Jennifer Tress' first marriage ended after her husband cheated on her because, as he told her, she "wasn't pretty enough." Instead of letting a horrible insult destroy her, Tress -- a consultant for the federal government by day -- was inspired to start a body acceptance movement.
According to the Washington Post, Tress launched a personal website to publish the stories she told at live storytelling events in Washington, D.C. and, inspired by her story about the dissolution of her marriage, Tress chose the URL yourenotprettyenough.com. However, it was keeping tabs of her website's traffic that alerted her to a bigger problem, Tress told Marie Claire in July:
I realized that so many people -- thousands every month -- were reaching my site after Googling phrases such as "Am I pretty enough?" It was startling. At first I thought, Why are you asking the Internet? It's like asking a Magic 8 Ball! But that sparked something in me. I wanted to take action.
In a video posted to yourenotprettyenough.com (see above), Tress also recalls feeling moved by a YouTube trend in which young girls posted videos asking the internet if they were ugly. These observations prompted Tress to turn her website into a platform for discussion about women's self-esteem issues. "I wanted it to be a conversation about empowerment: Let's talk about how to get out of that space where you start questioning whether you're pretty enough," she told Marie Claire.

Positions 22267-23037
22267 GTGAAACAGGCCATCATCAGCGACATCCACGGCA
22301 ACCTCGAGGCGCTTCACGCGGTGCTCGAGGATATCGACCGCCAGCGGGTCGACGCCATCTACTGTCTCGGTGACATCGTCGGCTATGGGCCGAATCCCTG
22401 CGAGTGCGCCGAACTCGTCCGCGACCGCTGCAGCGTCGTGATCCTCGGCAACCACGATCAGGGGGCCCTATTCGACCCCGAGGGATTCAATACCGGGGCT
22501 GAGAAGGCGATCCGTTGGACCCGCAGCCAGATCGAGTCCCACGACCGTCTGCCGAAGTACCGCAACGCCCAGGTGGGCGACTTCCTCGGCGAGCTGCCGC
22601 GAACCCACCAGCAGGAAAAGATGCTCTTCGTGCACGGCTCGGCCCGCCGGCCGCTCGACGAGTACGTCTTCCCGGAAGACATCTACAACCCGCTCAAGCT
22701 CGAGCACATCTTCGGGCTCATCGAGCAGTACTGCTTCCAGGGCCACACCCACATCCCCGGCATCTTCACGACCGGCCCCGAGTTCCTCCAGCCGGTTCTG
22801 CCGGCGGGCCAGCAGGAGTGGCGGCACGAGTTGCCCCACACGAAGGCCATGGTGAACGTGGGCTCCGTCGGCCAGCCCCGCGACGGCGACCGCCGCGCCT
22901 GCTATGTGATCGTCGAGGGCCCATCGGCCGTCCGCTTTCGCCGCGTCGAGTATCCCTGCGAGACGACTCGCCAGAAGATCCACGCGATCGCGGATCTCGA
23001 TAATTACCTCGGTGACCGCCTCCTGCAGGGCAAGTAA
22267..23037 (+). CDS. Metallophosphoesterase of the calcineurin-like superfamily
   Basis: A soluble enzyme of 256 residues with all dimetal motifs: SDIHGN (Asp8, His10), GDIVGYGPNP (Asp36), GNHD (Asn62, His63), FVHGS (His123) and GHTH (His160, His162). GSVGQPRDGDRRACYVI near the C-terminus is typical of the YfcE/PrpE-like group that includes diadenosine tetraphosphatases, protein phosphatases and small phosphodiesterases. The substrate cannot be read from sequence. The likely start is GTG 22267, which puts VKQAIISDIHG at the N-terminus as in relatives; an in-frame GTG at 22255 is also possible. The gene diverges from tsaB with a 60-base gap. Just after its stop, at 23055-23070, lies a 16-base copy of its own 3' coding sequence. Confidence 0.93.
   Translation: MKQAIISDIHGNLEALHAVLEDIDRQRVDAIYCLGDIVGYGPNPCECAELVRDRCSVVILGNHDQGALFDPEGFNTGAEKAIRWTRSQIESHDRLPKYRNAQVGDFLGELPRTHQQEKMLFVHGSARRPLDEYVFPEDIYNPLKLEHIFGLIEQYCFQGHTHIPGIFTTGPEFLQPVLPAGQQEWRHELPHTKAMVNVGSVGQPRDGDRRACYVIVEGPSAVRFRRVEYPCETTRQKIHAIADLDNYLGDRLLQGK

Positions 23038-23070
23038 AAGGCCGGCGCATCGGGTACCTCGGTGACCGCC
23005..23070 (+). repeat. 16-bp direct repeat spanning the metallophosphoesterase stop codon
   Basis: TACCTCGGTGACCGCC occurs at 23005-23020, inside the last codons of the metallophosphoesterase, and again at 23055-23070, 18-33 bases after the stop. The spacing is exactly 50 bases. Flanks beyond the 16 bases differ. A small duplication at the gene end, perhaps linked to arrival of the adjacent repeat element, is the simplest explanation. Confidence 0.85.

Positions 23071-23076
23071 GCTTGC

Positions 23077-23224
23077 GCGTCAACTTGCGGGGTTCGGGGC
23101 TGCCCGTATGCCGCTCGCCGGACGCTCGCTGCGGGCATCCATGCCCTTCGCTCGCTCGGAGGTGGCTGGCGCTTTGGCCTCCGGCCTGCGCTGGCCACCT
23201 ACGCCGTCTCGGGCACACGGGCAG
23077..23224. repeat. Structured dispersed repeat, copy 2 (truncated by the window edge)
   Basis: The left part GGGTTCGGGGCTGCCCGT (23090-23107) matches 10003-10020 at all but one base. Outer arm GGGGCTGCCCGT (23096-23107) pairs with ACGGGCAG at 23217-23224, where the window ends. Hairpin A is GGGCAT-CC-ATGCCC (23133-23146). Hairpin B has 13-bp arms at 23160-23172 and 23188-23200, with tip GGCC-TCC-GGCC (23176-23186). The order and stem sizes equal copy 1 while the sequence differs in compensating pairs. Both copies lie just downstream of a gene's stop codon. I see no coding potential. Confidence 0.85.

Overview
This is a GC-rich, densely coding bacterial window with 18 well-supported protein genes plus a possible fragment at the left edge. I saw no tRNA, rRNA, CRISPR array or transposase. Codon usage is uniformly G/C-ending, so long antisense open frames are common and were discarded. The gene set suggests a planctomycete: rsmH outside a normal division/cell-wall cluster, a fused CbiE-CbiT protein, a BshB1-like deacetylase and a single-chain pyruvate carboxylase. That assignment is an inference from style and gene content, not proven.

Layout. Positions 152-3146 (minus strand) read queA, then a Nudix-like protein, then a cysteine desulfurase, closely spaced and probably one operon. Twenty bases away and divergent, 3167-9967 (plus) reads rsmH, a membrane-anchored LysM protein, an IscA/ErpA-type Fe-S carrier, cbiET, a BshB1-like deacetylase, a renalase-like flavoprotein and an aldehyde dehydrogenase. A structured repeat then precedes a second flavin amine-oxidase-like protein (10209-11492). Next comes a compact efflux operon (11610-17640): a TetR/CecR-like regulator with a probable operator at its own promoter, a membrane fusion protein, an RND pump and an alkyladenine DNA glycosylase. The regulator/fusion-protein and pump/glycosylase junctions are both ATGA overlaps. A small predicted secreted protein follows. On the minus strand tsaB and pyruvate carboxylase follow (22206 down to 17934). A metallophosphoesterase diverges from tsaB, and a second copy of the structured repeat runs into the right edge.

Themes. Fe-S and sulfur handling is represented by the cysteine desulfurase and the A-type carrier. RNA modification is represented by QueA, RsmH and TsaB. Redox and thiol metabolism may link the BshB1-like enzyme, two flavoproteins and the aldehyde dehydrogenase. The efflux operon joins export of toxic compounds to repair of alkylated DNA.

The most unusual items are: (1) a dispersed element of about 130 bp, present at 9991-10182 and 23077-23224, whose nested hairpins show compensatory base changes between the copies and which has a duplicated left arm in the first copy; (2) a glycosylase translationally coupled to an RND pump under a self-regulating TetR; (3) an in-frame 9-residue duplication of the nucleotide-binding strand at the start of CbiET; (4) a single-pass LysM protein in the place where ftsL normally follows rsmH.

But Tress is moving beyond the Internet: She recently published a memoir -- You're Not Pretty Enough: Extraordinary Stories From An (Un)Ordinary Life -- and is about to embark on a tour of 100 colleges to run multimedia salons on self-esteem. These workshops are designed to realistically approach attendees' negative body image, "through exercises to combat negative 'self-talk' and encourag[ing] the audience to realize how common feelings of self-loathing can be," reported the Washington Post.
Though she devotes a considerable amount of time and energy to combatting women's body image issues, Tress remains hopeful for the future. "I think it's getting better," she told Marie Claire. "And the more we see a variety of people represented and accepted in pop culture -- think Lena Dunham -- and in our daily lives, and the more we talk about what that means and how we feel about it, that's when change happens.”